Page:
In 2018 the Court of Appeal of Paris fined Zemmour 5000 euros for incitement to racial hatred due to Islamophobic statements, breaching France’s Freedom of the Press Act of 1881. Section 24(7) of the act prohibits “incitement discrimination, hatred or violence against a person or group on grounds of origin or of membership or non-membership of a particular ethnicity, nation, race or religion.”

The court considered Zemmour to be addressing Muslims in general, and his words to constitute ‘an implicit exhortation to discrimination’. When his appeal to the Cour de Cassation, France’s highest court, failed in 2019, Zemmour took his case to the European Court of Human Rights in Strasbourg.

The ECHR ruled against him in December 2022. The press release said this:

“The Court was of the opinion that his remarks had not been confined to criticism of Islam but had, in view of the context of terrorist violence in which they had occurred, been made with discriminatory intent such as to call on viewers to reject and exclude the Muslim community. The Court concluded that the grounds on which the domestic courts had convicted the applicant and sentenced him to a fine, the amount of which was not excessive, had been sufficient and relevant.”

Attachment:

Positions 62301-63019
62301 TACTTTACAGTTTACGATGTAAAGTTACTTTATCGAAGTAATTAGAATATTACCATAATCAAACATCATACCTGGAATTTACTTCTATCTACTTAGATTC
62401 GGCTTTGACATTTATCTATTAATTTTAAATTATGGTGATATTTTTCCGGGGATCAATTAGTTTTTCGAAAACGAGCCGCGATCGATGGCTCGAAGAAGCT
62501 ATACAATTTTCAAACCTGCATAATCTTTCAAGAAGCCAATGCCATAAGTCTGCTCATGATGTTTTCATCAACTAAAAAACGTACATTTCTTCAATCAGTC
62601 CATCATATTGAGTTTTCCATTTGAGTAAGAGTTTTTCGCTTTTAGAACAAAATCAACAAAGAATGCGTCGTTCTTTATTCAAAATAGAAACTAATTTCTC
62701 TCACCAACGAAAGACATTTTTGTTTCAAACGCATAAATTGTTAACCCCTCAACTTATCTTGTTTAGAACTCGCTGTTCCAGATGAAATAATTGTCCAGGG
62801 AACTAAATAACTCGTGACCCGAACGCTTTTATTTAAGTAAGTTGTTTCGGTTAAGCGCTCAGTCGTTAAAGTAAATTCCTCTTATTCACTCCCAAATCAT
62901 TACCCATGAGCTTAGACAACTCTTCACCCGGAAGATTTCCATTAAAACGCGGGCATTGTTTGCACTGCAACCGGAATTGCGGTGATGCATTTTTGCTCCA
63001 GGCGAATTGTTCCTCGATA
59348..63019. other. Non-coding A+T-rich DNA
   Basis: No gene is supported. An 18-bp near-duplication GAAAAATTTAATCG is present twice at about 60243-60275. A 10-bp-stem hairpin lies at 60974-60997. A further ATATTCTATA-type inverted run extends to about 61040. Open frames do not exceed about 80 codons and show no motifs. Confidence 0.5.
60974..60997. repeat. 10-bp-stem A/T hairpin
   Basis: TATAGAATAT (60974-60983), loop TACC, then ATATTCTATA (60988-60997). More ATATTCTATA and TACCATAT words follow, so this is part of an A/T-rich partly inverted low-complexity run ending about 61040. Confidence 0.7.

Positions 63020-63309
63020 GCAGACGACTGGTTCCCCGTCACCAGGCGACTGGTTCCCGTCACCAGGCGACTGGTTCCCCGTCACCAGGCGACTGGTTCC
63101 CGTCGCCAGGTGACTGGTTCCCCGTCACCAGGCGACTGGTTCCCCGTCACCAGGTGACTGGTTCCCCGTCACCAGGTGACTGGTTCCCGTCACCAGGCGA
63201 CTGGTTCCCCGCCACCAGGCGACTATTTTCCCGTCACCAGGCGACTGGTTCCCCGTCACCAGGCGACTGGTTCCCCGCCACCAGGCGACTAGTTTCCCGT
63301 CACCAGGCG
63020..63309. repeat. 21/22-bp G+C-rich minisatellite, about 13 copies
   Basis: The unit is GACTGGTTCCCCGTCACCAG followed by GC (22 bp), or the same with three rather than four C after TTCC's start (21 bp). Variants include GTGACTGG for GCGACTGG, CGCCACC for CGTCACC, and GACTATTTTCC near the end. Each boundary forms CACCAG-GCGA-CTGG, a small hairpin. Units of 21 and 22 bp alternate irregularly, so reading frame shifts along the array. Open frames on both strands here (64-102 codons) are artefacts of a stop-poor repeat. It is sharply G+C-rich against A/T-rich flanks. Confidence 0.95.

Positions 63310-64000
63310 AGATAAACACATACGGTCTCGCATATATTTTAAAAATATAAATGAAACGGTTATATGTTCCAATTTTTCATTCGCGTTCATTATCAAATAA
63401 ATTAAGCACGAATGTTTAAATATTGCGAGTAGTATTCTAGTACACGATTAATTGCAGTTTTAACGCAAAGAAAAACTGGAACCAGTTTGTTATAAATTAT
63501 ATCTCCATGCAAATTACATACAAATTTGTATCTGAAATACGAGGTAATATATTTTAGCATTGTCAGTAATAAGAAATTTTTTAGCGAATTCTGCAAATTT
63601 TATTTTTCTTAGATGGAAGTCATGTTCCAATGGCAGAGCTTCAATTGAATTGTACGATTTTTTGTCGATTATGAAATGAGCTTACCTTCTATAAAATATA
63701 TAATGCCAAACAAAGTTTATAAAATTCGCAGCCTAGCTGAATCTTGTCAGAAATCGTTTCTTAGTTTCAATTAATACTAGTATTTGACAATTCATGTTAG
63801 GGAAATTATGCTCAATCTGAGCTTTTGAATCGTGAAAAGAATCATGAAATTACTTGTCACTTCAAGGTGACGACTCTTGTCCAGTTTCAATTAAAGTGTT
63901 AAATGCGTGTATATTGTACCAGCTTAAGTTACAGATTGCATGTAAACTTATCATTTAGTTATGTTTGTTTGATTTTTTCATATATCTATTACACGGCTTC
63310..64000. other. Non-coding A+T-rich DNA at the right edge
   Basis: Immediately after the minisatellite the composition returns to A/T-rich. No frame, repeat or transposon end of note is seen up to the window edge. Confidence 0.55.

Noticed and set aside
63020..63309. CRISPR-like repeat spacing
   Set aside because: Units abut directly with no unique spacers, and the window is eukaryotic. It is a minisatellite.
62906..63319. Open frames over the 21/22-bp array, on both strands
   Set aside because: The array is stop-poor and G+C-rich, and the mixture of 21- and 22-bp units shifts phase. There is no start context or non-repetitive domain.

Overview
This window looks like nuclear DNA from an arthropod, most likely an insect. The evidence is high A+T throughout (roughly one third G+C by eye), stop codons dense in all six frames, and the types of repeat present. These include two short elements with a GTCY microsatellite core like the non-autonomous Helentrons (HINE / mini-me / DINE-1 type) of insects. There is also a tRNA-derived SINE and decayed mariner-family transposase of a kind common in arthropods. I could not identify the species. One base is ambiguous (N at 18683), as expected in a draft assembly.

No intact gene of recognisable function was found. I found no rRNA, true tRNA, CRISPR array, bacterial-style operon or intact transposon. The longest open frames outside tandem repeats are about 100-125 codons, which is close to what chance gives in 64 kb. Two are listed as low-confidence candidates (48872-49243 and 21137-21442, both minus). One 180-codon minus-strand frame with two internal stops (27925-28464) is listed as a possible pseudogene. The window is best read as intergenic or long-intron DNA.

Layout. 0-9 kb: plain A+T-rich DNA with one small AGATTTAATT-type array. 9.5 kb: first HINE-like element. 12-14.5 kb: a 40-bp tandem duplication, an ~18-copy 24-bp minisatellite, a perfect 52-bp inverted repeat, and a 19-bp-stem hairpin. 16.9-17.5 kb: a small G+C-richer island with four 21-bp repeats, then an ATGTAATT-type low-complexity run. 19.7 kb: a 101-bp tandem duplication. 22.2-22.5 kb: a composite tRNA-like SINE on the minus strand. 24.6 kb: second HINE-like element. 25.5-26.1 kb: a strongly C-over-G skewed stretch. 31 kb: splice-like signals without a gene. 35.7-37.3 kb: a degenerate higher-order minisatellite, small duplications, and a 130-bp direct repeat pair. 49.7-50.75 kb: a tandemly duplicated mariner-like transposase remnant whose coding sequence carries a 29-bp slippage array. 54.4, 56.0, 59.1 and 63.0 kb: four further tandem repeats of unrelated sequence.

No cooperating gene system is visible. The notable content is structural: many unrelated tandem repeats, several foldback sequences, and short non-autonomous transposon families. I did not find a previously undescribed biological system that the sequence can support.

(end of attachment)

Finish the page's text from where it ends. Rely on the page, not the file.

Is criticism of Islam and Islamisation really protected?

On the face of it, the ECHR protected criticism of Islam whilst upholding the penalisation of incitement. It is interesting that it had nothing to say about the concept of Islamisation – an Islamic concept, as well as one used openly by academics and governments to describe how non-European countries can be transformed. But in practice, it is not hard to see unspoken limits placed around this.